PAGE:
In the late 19th and early 20th centuries, more than one million Poles immigrated to the United States. Now there are an estimated 10 million Polish Americans, representing about 3.2% of the population of the United States. “During the 19th century, Poles began to come to central New York. Poles began arriving in larger numbers again as refugees of World War II and veterans of the Polish Armed Forces in Exile unwilling to return to a Communist dominated Poland in the post-war period. The years of Communist domination also witnessed the movement of Poles to the area for both political and economic reasons, while the years following the triumph of Solidarity brought new skilled and professional people seeking an opportunity to expand their careers.”
“By 1990, Polish Americans comprised the third largest ethnic group in Oneida County. A vibrant community, Utica Polonia, is represented by many organizations. For example, the Kopernik Memorial Association promotes and preserves Polish culture and traditions. The White Eagle Association serves as a communication link for post-World War II immigrants, and the General Casimir Pulaski Memorial Association Inc., sponsors the annual Pulaski Day celebration” (www.utica.edu/academic/institutes/ethnic/polish.cfm).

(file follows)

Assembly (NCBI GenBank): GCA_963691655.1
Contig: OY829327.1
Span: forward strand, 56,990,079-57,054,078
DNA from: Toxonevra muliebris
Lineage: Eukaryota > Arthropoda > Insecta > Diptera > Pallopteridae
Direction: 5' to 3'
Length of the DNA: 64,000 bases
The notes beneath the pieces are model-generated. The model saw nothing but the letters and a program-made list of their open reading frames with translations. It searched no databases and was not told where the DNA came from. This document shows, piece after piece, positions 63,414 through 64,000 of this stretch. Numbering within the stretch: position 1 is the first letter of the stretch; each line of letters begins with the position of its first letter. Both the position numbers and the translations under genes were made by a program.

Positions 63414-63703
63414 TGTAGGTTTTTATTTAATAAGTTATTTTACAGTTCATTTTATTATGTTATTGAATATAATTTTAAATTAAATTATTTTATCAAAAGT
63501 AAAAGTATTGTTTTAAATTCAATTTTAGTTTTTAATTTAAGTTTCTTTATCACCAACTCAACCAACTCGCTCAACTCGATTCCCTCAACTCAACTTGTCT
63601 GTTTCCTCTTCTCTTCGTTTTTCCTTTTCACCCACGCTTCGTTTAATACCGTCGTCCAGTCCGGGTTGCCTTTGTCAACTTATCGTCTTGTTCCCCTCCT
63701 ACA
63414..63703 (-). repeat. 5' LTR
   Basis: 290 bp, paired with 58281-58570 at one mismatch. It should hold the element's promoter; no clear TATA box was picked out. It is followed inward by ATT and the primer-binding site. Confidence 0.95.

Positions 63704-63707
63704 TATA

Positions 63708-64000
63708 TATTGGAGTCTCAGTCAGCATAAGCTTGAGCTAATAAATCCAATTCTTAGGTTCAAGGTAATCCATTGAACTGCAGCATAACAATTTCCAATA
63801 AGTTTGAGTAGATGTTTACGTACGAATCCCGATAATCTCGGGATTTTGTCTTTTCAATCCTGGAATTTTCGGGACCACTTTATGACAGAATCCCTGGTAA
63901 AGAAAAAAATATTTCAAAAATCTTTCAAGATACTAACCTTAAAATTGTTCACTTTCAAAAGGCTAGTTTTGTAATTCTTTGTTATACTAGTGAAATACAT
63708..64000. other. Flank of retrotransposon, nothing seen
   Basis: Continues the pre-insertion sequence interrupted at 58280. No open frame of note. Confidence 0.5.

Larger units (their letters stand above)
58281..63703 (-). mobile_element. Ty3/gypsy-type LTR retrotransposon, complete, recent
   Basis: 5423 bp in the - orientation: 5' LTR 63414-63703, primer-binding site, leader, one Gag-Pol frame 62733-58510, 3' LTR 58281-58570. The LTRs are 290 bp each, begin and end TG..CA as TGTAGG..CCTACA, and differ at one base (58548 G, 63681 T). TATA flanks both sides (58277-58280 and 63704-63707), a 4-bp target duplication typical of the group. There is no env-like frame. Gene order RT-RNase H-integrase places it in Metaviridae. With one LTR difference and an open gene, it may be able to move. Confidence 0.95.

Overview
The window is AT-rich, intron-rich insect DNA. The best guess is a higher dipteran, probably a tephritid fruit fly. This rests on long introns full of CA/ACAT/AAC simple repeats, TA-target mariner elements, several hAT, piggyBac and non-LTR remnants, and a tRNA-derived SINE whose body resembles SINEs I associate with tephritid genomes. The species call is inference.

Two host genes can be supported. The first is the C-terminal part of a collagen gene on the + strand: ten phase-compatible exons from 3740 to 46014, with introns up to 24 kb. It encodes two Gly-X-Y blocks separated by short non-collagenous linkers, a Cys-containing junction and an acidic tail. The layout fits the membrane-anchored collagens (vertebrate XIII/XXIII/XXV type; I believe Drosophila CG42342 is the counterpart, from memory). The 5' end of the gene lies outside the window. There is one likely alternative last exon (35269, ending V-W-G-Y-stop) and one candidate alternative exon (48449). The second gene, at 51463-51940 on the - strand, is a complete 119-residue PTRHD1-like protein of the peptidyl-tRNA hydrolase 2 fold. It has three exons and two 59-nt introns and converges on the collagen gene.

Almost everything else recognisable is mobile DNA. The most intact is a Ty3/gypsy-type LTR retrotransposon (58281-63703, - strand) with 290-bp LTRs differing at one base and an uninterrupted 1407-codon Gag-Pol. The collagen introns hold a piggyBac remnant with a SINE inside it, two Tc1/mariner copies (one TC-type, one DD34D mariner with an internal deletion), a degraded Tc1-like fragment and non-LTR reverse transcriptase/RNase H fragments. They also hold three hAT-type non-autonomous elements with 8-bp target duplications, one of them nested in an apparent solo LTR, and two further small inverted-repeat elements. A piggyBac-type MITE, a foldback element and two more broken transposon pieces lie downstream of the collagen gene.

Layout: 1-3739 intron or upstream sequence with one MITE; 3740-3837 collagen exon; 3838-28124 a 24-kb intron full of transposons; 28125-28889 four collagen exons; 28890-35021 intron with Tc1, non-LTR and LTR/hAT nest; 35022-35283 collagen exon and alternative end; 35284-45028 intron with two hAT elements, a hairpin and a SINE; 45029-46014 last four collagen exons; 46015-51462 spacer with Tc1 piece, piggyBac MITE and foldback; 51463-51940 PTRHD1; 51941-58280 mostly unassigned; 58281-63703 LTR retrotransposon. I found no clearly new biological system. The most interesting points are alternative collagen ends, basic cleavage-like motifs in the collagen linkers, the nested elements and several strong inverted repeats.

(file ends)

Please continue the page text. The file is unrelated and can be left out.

Did you know:
- Poland boasts 17 Nobel prizewinners, including four Peace Prizes and five in Literature.
- Polish born astronomer Nicolaus Kopernik (Copernicus), whose statue stands at the corner of Genesee and Eagle Streets, was the first person to propose that the earth was not the center of the universe.
- Another Polish astronomer, Johannes Hevelius (1611-1687) published the earliest exact maps of the moon.
- Przystanek Woodstock is the biggest open-air festival in Europe–an annual free rock music festival in Poland, inspired by and named for the Woodstock Festival.